Published in the Wisconsin State Journal on Tuesday, July 26, 2011.
Here’s a fool-proof, two-part plan guaranteed to effectively improve health care in the United States. First, require all hospital administrators to work from desks that share space currently occupied by their emergency room admissions staff. In that space there would be no cubicles, no partitions of any kind. Everything that the admissions staff hears the administrators would hear.
Second, Representative Paul Ryan and his fellow members of Congress, regardless of age, should be stripped of the health care benefits they now enjoy and be forced to rely solely on Medicare. Instead of seeing the attending physician in the Capitol as often as they want for a referral to Bethesda Medical Center they’d have to take their chances in the nearest ER waiting room.
This two-part plan would be in effect for five years. By then, my guess is that there wouldn’t be a health care issue for any of us to worry about.
What Representative Ryan is proposing isn’t an overhaul of Medicare, it’s insurance allowing the present, private health care providers to go on with business as usual. In Madison, that allows Meriter and UW Health to play loose and fast with the welfare of the citizens they purport to serve by building duplicate facilities to chiefly enhance their respective bottom lines.
Here’s an example of what the business-as-usual health care monster sounds like, taken from a June 23, CBS News feature on the closing of Huron Hospital in impoverished East Cleveland. Residents of East Cleveland had relied on Huron for 75 years and CBS’s Cynthia Bowers asked Huron president, Dr. Gus Kious, about local apprehension over the impending closure.
“Well, Kious replied. “the people we serve are used to being disappointed.”
It’s taken me a while to decide whether that statement is more insensitive than offensive. Truth is, it is both and is indicative of how our pre-Obama health care system has been allowed to roll over us for a very long time.
In the early 70s I was the purchasing director for Divine Savior Hospital and Nursing Home in Portage. I arrived after the board of directors had approved renovations to the existing facility, some necessary, some not. Chief among them were improved lab facilities and better emergency room access. Also on the list were a new meeting room for the board of directors and a greatly expanded office for the hospital administrator. That board room would be enhanced by a custom built table that turned out to be so long that it had to be cut in half to be moved into the room. The administrator’s office would be graced by original works of art. As the renovations got underway the third floor of the hospital was closed due to a drop in occupancy. Staff from that floor was either laid off or transferred to the newer, adjacent nursing home. But life went on as usual for the board of directors and the administrator. The table went into the board room, the art was hung on the administrator’s office walls and, to relieve the staff doctors of the arduous duty of covering the emergency room on weekends, a group of doctors was hired to drive up from Madison.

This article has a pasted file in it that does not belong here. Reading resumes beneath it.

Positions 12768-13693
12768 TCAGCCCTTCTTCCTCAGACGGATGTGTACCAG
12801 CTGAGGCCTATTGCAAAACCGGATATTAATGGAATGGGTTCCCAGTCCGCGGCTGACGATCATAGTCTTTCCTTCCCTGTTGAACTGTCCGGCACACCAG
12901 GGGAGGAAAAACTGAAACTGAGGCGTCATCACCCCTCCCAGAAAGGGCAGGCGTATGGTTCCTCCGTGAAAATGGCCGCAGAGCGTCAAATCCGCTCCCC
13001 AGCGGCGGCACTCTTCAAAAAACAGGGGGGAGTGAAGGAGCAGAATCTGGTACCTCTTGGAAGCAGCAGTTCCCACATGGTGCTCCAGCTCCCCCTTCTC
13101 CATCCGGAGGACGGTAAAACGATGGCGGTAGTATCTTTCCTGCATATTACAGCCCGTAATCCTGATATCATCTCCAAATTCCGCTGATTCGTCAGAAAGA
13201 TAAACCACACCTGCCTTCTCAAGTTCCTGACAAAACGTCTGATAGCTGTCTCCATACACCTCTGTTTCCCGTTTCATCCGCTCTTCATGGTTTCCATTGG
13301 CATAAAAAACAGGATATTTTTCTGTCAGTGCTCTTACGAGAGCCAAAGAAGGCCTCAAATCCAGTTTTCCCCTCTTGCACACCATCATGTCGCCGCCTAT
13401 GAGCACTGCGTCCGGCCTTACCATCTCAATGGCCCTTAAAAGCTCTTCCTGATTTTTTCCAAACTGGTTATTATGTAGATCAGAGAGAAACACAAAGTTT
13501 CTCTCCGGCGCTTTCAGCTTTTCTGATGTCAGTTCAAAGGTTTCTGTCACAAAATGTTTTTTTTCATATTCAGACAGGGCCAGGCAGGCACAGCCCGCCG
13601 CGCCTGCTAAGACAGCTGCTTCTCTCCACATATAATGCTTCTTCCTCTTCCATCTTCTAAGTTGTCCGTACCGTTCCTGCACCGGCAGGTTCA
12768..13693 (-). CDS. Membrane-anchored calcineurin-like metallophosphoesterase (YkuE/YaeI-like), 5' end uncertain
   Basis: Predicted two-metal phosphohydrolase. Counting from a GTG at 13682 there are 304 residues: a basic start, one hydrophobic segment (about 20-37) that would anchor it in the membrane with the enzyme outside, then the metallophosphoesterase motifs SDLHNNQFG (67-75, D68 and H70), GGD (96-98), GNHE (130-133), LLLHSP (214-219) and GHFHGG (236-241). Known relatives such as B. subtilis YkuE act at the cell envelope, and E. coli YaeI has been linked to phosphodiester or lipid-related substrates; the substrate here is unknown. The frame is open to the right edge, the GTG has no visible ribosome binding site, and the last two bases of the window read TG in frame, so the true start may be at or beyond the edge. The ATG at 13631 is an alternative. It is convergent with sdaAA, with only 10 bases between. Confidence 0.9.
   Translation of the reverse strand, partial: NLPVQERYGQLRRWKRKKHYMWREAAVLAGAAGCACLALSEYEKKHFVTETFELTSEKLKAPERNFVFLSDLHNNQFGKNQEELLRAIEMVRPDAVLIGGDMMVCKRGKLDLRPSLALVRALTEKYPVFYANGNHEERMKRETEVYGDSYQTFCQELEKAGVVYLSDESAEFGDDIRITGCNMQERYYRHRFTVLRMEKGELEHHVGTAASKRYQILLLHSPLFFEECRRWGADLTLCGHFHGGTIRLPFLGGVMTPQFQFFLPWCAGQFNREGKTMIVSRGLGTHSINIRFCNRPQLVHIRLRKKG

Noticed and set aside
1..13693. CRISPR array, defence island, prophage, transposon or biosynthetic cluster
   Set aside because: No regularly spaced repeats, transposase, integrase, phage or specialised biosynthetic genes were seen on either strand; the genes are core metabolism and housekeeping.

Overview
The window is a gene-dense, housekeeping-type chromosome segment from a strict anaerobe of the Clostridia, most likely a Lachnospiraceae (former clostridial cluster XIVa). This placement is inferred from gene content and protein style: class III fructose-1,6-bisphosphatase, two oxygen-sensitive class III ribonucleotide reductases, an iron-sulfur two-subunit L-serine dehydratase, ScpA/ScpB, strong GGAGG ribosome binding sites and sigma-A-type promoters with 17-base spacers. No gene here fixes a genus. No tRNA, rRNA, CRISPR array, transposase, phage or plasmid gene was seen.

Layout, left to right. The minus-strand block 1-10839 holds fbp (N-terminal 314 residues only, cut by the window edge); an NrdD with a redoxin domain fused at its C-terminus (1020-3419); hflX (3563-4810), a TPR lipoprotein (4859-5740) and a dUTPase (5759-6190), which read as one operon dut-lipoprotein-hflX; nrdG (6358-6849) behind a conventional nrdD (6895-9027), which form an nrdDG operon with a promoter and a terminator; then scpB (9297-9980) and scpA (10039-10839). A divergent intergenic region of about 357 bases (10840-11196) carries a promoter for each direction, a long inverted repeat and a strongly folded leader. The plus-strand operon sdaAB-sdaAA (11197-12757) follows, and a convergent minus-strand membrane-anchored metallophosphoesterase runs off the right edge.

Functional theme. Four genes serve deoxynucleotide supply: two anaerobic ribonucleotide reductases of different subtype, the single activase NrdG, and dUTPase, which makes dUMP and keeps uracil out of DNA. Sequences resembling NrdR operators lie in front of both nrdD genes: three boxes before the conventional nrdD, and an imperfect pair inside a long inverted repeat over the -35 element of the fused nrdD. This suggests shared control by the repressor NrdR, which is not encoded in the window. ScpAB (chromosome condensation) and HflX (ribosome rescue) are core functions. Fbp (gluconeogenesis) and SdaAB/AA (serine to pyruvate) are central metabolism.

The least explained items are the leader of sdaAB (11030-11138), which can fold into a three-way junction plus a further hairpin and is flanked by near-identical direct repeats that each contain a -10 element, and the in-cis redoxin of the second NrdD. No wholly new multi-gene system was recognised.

In the almost 40 years since, health care has either gotten better or worse depending upon which side of the looking glass you’re on. If you’re on the pampered side you’re living with state of the art equipment that duplicates identical equipment across the street at your competitor’s facility, original art on your walls, dedicated parking and the rest. If you’re on the other side, well, you are used to being disappointed.
Representative Paul Ryan wants you to remain disappointed. When he’s in the Capitol in D.C. he doesn’t have to leave the building to find the best of medical care. Chances are he doesn’t have to wait for that care. Best of all, he’s covered under the Federal Employee Health Benefits Program. Sitting on that kind of cushion it’s easy for him ask the rest of us to make sacrifices he’ll never have to experience.